JSF Primefaces Spring Security Example

7 minute read

jsf primefaces spring security example

This is a complete guide to setup a PimeFaces login using Spring Security.

So if you want to secure your site, you’ll love the step-by-step approach in this guide.

We’ve got a lot to cover, so let’s get started.

If you want to learn more about PrimeFaces for JSF - head on over to the JSF PrimeFaces tutorials page.

1. What is Spring Security?

Spring Security is a framework that focuses on providing both authentication and authorization to Java applications.

The project was started in late 2003 as ‘Acegi Security’. Subsequently, it was incorporated into the Spring portfolio as Spring Security, an official Spring sub-project.

The following example shows how to set up a PrimeFaces login page in combination with Spring Security, Spring Boot, and Maven.

2. General Project Overview

We will use the following tools/frameworks:

  • PrimeFaces 6.2
  • JoinFaces 3.3
  • Spring Boot 2.1
  • Spring Security 5.1
  • Maven 3.5

Our project has the following directory structure:

jsf primefaces spring security maven project

3. Maven Setup

The example is based on a previous Hello World Primefaces Tutorial in which we created a greeting dialog based on a first and last name input form.

We also include the setup of a welcome page using the PrimeFaces redirect example.

To use Spring Security we add spring-boot-starter-security to the existing Maven POM file. This will include the core security dependencies that are needed for securing our JSF application.

<?xml version="1.0" encoding="UTF-8"?>
<project xmlns="http://maven.apache.org/POM/4.0.0" xmlns:xsi="http://www.w3.org/2001/XMLSchema-instance"
  xsi:schemaLocation="http://maven.apache.org/POM/4.0.0 http://maven.apache.org/xsd/maven-4.0.0.xsd">


  <description>JSF PrimeFaces Spring Security Example</description>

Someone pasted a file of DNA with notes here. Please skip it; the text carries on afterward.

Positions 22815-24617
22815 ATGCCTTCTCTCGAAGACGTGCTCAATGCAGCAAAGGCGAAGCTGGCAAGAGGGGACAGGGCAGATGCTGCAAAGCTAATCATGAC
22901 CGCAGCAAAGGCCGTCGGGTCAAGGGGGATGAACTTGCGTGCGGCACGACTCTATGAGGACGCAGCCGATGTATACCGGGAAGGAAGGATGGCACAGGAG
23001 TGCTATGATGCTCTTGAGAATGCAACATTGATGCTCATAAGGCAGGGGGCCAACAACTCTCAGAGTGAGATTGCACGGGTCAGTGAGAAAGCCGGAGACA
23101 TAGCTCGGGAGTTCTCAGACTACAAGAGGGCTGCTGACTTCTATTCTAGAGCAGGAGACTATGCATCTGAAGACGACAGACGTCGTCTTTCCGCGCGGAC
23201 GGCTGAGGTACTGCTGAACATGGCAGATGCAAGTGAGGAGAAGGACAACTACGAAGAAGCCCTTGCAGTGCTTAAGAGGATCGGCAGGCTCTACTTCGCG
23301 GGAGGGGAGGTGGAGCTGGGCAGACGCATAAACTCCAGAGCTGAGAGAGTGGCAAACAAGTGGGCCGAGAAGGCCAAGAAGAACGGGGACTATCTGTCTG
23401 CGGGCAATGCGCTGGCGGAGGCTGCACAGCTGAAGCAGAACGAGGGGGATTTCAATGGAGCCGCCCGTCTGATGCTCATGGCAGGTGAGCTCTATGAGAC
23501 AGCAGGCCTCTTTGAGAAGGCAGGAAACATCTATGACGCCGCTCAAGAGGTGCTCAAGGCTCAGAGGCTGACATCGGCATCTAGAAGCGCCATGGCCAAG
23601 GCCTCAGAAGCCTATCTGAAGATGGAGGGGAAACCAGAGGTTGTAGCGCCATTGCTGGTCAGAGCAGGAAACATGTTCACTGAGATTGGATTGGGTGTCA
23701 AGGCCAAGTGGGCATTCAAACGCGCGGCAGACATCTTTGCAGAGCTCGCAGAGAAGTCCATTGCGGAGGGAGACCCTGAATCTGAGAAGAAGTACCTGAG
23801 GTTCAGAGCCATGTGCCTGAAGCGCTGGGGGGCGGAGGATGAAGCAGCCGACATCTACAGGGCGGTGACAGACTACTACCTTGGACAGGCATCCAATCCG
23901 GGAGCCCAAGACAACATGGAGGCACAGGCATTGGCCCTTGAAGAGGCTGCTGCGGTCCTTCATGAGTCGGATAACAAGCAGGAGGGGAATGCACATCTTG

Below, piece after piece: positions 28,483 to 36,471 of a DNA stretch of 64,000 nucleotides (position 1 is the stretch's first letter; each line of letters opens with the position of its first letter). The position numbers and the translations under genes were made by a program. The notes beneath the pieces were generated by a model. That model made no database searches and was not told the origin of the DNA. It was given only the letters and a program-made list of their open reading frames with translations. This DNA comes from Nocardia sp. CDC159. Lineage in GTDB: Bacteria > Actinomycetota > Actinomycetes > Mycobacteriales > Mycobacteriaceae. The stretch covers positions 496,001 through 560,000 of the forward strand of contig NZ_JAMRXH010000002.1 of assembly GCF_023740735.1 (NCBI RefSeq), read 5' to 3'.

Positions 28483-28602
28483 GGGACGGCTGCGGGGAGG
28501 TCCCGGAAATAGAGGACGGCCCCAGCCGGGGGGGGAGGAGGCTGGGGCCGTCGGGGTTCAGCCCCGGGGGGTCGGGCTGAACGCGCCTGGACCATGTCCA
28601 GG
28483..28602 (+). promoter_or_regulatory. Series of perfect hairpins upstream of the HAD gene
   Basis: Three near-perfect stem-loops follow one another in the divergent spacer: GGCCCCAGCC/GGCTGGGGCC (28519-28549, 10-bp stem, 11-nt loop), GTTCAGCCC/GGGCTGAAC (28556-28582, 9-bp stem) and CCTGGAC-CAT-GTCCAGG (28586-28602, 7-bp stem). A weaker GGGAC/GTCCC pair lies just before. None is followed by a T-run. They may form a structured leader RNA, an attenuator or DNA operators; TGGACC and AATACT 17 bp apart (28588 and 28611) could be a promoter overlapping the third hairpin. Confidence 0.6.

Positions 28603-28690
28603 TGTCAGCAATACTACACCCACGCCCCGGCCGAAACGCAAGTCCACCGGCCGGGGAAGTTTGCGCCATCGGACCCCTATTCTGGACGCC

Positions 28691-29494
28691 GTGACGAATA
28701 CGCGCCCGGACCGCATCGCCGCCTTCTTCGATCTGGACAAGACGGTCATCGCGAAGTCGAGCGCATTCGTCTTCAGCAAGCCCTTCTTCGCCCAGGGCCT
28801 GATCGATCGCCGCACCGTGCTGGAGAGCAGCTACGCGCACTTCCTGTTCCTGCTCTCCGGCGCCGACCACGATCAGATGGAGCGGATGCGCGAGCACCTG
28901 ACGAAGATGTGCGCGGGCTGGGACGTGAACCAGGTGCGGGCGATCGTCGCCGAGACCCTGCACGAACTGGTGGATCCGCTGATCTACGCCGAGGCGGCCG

<relativePath /> <!-- lookup parent from repository -->





4. JSF Security Authorization and Authentication

Spring Security ships with a default login page generator but in this example we will configure a custom login page using PrimeFaces components.

The login.xhtml page is located under src/main/resources/META-INF/resources and consists out of an <p:inputText> for the user name and a <p:password> for the password.

A <p:commandButton> is used to submit the form.

Note that the IDs of the input fields need to be 'username' and 'password' respectively as by default Spring Security will look for parameters with these names.

We also specify prependId="false" on the form as otherwise the JSF framework will prefix the parameters with the ID of the form. Another option would be to override the default field names using the usernameParameter() and passwordParameter() methods on formLogin() which we use further below.

<?xml version="1.0" encoding="UTF-8"?>
<!DOCTYPE html PUBLIC "-//W3C//DTD XHTML 1.0 Transitional//EN" "http://www.w3.org/TR/xhtml1/DTD/xhtml1-transitional.dtd">
<html xmlns="http://www.w3.org/1999/xhtml"

  <h:outputStylesheet name="/css/login.css" />

  <h:form prependId="false">

    <p:panelGrid columns="1" styleClass="ui-fluid center ui-noborder">
      <h2>Please login</h2>

      <p:outputLabel value="Login failed!" styleClass="red"
        rendered="${!empty param['error']}" />

      <p:inputText id="username" placeholder="User name" />
      <p:password id="password" placeholder="Password" />

      <p:commandButton value="Login" ajax="false" />


If Spring Security is on the classpath Spring Boot automatically configures a number of basic security features for a web application.

We will customize the web application security configuration by creating a SecurityConfig class that extends WebSecurityConfigurerAdapter which is a convenient base class that provides a default security configuration. The class is annotated with @EnableWebSecurity to enable Spring Security’s web security support.